Mentorship programme for boys hopes to make a difference
The aim of Mentor A Boy Child is to teach young men to make better life choices and promote healthy masculinity in society, to help alleviate the incidences of toxic masculinity, gender-based violence, crime and dysfunctional families.
Boasting names such as Sydney Nhlanhla Mbhele, Andile Khumalo, Candice Janks, Gugu Nkabinde and Monwabisi Thethe on its advisory board, the programme will include a series of workshops for teenage boys.
The mentors have selected 100 Grade 9 boys from Phafogang High School in Mofolo, Soweto, to attend workshops and receive inspirational talks, curriculum-driven working sessions and one-on-one mentorship sessions.
“The next 18 months is merely a pilot. If the programme proves to be sustainable and is robust, it should be very easy to expand it across the country. When these boys change (for the better), they become a light to their communities. It is important for us to be present, to find people in our communities who can be role models,” said Mbhele.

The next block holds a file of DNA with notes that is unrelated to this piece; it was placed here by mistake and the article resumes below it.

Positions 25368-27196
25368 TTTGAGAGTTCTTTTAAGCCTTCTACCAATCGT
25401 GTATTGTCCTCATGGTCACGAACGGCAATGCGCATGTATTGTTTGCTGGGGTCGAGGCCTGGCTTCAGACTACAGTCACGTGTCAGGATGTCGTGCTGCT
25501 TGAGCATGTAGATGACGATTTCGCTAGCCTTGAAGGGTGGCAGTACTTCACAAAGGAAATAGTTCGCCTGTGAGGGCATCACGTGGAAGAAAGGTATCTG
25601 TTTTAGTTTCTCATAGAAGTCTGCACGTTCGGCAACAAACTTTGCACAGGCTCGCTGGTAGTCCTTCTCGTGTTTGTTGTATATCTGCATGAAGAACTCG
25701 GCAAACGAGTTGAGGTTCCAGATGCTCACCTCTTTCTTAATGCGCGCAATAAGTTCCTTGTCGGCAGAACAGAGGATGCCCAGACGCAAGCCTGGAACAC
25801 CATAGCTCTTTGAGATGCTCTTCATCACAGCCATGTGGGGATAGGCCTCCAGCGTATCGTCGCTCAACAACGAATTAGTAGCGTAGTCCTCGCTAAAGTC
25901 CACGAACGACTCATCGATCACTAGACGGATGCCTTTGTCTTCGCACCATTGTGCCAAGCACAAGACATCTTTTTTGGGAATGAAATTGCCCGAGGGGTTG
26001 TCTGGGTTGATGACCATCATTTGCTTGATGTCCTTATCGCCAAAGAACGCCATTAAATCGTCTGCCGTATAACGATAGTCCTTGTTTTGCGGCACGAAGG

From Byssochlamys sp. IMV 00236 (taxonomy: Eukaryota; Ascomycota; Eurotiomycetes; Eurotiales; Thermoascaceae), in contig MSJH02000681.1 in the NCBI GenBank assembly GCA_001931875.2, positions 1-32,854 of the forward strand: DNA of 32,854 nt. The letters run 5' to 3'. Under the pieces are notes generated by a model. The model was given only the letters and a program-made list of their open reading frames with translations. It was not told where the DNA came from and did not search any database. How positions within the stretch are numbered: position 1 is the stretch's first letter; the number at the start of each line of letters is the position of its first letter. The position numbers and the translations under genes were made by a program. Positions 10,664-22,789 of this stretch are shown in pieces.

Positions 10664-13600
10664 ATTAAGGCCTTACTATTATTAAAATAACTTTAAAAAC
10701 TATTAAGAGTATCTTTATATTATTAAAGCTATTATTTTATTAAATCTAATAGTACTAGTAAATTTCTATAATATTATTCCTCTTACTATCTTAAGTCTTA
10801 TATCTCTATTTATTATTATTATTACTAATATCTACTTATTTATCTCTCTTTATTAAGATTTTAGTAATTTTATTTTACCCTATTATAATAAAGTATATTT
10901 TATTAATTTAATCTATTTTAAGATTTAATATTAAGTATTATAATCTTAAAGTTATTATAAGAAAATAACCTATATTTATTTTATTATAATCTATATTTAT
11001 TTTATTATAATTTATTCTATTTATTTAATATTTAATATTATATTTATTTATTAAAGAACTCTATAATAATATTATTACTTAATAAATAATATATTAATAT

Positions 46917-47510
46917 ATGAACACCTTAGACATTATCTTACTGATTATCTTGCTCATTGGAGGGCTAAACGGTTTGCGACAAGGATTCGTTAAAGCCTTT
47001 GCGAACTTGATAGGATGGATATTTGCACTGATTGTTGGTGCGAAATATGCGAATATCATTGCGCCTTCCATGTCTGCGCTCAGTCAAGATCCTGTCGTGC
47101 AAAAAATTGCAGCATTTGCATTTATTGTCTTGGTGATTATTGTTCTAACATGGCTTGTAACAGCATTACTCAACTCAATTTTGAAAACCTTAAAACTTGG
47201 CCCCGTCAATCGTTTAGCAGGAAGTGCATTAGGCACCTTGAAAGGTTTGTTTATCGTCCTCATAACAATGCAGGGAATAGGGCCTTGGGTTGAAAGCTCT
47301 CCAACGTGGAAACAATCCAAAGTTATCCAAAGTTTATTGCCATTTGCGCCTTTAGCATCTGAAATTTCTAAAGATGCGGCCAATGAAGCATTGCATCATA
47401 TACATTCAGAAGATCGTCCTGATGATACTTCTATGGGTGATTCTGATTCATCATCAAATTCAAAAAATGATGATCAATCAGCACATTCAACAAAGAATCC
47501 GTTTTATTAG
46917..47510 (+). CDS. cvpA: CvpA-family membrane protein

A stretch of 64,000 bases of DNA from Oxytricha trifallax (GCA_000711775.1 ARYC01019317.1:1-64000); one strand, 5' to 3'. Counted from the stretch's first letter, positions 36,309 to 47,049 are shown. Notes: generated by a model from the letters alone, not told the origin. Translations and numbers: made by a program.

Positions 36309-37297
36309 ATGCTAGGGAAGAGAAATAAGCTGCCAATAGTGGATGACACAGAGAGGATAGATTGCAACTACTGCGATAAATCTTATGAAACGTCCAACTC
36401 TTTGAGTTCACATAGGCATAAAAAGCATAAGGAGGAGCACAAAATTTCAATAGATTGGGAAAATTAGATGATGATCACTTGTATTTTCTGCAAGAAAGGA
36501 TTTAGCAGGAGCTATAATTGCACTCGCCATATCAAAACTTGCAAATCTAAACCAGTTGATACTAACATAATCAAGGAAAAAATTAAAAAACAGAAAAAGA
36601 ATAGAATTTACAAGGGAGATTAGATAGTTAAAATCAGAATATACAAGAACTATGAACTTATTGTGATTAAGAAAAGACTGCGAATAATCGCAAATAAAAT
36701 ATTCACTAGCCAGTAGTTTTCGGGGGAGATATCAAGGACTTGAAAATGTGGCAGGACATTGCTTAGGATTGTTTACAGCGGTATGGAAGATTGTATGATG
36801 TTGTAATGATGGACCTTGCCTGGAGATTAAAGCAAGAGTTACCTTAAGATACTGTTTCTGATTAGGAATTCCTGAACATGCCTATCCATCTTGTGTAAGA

He called on professional men and women to join and volunteer time and skills in the workshops.
Mentor A Boy Child joins a number of informal programmes aimed at mentoring boys.
Writer and columnist Kabelo Chabalala has been running the Young Men Movement (YMM) in Tshwane since 2016. Chabalala’s approach was to visit high schools in turbulent areas and build a rapport with boys, but he capped the number of mentees at 40.
“The point was to build trust between us (mentors) and them. I met the boys at their different life stages. I see the growing and evolving in its focus over time,” he said.
The Sunday Independent